Anomie BelleTwinkle twinkle little star. The star of Anomie Belle started twinkling back in 2008 when her debut album Sleeping Patterns came out and touched many souls of music fans, and probably broke a few hearts. Today this star is shining bright with the new beautiful single “How Can I Be Sure” getting well-deserved media attention and the new album being eagerly awaited by thousands of fans. Singer, composer, songwriter, producer and multi-instrumentalist Anomie Belle shines not only as a studio musician but as amazing live performer, continuously touring alongside such artists as Tricky and Bonobo. Today Anomie Belle answers trippin’ the rift‘s questions about inspiration for her music, the upcoming album and being a genius.

tipkin You wrote your first song when you were ten? That’s pretty impressive! Can you tell us a bit about it? It was inspired by a horror movie soundtrack, right? This darkness remains in your music. Why do you find darkness inspiring?

Anomie Belle – My parents gave me a karaoke machine when I was ten, and as soon as I realized that I could record back and forth from tape to tape to stack instruments and layers in my songs, my world was altered forever. I didn’t really know what multi-track recording was, but I was drawn to layering from the start. One of the first songs I recorded was called “Revenge”, and was inspired by my recent exposure to the eerie soundtrack for the movie, Child’s Play. (I was also reading a string of teen thriller novels at the time and so felt amply qualified to write this creepy little love-song.)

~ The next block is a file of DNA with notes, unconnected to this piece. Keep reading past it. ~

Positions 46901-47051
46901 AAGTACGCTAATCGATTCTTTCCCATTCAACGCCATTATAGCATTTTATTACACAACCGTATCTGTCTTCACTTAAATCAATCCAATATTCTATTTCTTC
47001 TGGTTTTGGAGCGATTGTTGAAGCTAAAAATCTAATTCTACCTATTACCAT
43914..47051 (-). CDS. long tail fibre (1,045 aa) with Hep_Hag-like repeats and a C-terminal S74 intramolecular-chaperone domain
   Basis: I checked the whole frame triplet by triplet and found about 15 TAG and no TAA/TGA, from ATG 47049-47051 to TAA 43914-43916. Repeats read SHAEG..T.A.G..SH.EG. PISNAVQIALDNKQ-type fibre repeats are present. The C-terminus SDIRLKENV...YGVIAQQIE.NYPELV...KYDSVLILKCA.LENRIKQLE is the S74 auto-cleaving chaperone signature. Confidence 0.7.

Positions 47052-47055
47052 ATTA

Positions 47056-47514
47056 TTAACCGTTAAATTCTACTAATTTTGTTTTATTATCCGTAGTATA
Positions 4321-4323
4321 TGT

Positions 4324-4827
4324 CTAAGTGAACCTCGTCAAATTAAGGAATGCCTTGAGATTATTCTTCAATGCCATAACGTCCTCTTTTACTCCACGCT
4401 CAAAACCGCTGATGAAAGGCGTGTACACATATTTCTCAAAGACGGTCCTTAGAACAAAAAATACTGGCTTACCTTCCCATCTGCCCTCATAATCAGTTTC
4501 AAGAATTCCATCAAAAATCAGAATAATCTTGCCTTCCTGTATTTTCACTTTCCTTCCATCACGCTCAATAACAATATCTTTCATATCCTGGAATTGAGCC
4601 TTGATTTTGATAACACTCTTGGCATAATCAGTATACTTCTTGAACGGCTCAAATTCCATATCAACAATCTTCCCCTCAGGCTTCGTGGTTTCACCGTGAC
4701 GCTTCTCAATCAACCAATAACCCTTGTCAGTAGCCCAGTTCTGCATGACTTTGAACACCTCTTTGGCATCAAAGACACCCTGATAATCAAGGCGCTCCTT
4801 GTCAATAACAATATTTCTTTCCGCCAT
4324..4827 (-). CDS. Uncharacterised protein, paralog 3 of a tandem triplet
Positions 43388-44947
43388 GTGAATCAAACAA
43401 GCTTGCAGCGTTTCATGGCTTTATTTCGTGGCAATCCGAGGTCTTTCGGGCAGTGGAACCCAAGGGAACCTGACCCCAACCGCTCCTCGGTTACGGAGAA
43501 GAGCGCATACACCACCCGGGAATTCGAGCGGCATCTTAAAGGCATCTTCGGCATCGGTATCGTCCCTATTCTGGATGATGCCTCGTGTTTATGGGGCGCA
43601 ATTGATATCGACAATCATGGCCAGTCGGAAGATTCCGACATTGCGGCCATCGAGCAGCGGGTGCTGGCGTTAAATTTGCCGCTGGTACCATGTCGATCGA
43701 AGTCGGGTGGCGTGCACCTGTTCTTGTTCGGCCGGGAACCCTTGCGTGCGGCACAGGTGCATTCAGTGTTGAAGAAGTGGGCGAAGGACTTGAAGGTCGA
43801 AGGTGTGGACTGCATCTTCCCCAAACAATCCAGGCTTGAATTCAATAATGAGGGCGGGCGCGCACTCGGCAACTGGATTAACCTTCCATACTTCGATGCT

First I recorded a simple piano line in a minor key, then a bass line, a few violin parts, a vibraphone, and a few vocal lines. As I recorded each instrument, tape distortion was created by recording back and forth from tape to tape, and the original piano line became more and more garbled and wobbly. This made the recording even creepier sounding. These days I create the distortion on purpose.

I guess the inspiration in darkness comes from the mystery in it. The experience of walking into new unknown spaces can be really powerful. It is often the things that we don’t know that are most exciting to us. The shadows leave room for imagination; they are alluring and inspiring. Darkness can be frightening, but it can also be still, quiet, beautiful and sexy.

t. – Do movies (or their soundtracks) still inspire you? What are sources for inspiration in general?

A.B. – I am always inspired by art, film, music, and life in general. Film soundtracks are particularly appealing because the marriage between narrative, visual art, and music can evoke such emotion. I got to tour with Gustavo Santaolalla recently and he is a pretty inspiring film composer. I also really admire Jon Brion as a film composer.

t. – A question I ask all my interviewees: what is trip-hop to you? And how do you feel about Anomie Belle being classified as a trip-hop artist?

A.B. – I suppose “trip-hop” is a label people use to identify a particular genre of music, and it also refers to a general sound with a specific history. Most people refer to music as “trip-hop” when its sexy or trippy, and that is the mood in which I most often write music, so I’m cool with it. Any label is both useful and meaningless.

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